Eric Kay, a former Angels employee who worked in their media relations department for more than 20 years, has been hit with federal charges in Texas for distributing the drug fentanyl, a powerful synthetic opioid, Nathan Fenno of the Los Angeles Times reports. The charges are related to the overdose death of Angels pitcher Tyler Skaggs, who died last year at the age of 27.
Skaggs was found dead at the team hotel in Texas on July 1, 2019. A toxicology report said a mixture of "alcohol, fentanyl and oxycodone" was found in his system, and listed his cause of death as "terminal aspiration of gastric contents," meaning he choked on his own vomit. Soon after his death, the Skaggs family released a statement that in part claimed a team employee had played a role in Skaggs' use of opioids. In October of last year, ESPN's T.J. Quinn reported that Kay had told U.S. Drug Enforcement Administration investigators that he provided Skaggs with drugs and used them with the pitcher for multiple years. Twice in 2019, Kay sought treatment for substance abuse.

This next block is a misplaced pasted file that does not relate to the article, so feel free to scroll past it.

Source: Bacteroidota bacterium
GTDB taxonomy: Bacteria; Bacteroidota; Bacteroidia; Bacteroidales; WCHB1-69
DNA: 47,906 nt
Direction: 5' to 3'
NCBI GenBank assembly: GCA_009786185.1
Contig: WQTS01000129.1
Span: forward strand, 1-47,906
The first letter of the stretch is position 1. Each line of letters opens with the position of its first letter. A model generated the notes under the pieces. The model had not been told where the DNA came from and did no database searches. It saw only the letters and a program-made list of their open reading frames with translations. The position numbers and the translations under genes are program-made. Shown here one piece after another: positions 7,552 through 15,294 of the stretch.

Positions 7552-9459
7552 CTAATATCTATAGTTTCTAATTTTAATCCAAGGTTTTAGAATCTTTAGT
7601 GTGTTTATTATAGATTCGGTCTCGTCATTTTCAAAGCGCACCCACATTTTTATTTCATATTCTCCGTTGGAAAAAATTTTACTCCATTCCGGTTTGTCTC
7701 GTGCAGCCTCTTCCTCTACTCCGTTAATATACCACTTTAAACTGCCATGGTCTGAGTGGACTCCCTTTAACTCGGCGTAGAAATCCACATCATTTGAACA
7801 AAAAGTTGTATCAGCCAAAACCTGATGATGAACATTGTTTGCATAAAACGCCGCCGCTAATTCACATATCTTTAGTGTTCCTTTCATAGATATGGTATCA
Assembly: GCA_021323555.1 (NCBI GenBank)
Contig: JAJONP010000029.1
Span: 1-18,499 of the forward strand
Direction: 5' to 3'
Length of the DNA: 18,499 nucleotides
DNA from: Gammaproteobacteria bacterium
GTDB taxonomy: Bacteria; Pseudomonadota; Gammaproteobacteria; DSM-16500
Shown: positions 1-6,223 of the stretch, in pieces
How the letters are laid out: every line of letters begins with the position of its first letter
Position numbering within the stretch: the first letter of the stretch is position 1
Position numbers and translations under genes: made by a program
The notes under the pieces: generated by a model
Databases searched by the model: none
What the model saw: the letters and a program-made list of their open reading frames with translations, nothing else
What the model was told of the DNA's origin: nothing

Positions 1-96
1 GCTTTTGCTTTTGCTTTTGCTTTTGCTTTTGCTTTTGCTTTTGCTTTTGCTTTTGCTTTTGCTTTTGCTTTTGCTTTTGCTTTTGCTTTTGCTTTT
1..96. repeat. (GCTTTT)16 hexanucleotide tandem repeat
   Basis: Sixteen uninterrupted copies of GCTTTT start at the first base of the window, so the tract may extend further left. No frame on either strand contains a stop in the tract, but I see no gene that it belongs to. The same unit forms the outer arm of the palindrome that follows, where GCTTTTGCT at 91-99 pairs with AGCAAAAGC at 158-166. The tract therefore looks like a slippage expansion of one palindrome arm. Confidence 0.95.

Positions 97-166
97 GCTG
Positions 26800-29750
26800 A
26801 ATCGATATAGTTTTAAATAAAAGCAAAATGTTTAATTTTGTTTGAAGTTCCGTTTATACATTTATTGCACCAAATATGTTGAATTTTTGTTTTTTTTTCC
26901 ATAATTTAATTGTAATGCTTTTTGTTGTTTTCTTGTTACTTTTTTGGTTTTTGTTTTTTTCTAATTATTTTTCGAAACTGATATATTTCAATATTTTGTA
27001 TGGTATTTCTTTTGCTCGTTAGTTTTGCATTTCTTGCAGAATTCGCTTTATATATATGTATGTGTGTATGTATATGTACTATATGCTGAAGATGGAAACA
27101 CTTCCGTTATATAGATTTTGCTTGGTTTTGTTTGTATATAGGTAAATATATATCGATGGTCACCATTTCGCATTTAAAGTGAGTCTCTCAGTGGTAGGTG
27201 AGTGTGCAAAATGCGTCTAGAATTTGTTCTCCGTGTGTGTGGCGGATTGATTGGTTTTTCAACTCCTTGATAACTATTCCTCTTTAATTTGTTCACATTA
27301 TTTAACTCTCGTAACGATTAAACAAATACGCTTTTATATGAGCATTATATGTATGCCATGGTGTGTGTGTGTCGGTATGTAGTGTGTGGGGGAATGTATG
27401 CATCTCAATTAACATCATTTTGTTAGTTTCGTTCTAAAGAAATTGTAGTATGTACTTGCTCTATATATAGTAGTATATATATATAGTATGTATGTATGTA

Here's more from Fenno:
On Friday, the Angels released a statement following news of the charges against Kay:
"It has been more than a year since the tragic passing of Tyler Skaggs, and all of us affected by this loss continue to grieve. The circumstances surrounding his death are a tragedy that has impacted countless individuals and families.
"The Angels Organization has fully cooperated with Law Enforcement and Major League Baseball. Additionally, in order to comprehensively understand the circumstances that led to his death, we hired a former federal prosecutor to conduct an independent investigation.
"We learned that there was unacceptable behavior inconsistent with our code of conduct, and we took steps to address it. Our investigation also confirmed that no one in management was aware, or informed, of any employee providing opioids to any player, nor that Tyler was using opioids.
"As we try to heal from the loss of Tyler, we continue to work with authorities as they complete their investigation."
Following Skaggs' death, MLB and the Players Association agreed in December of 2019 to begin testing for opioids and cocaine as part of the joint drug treatment program.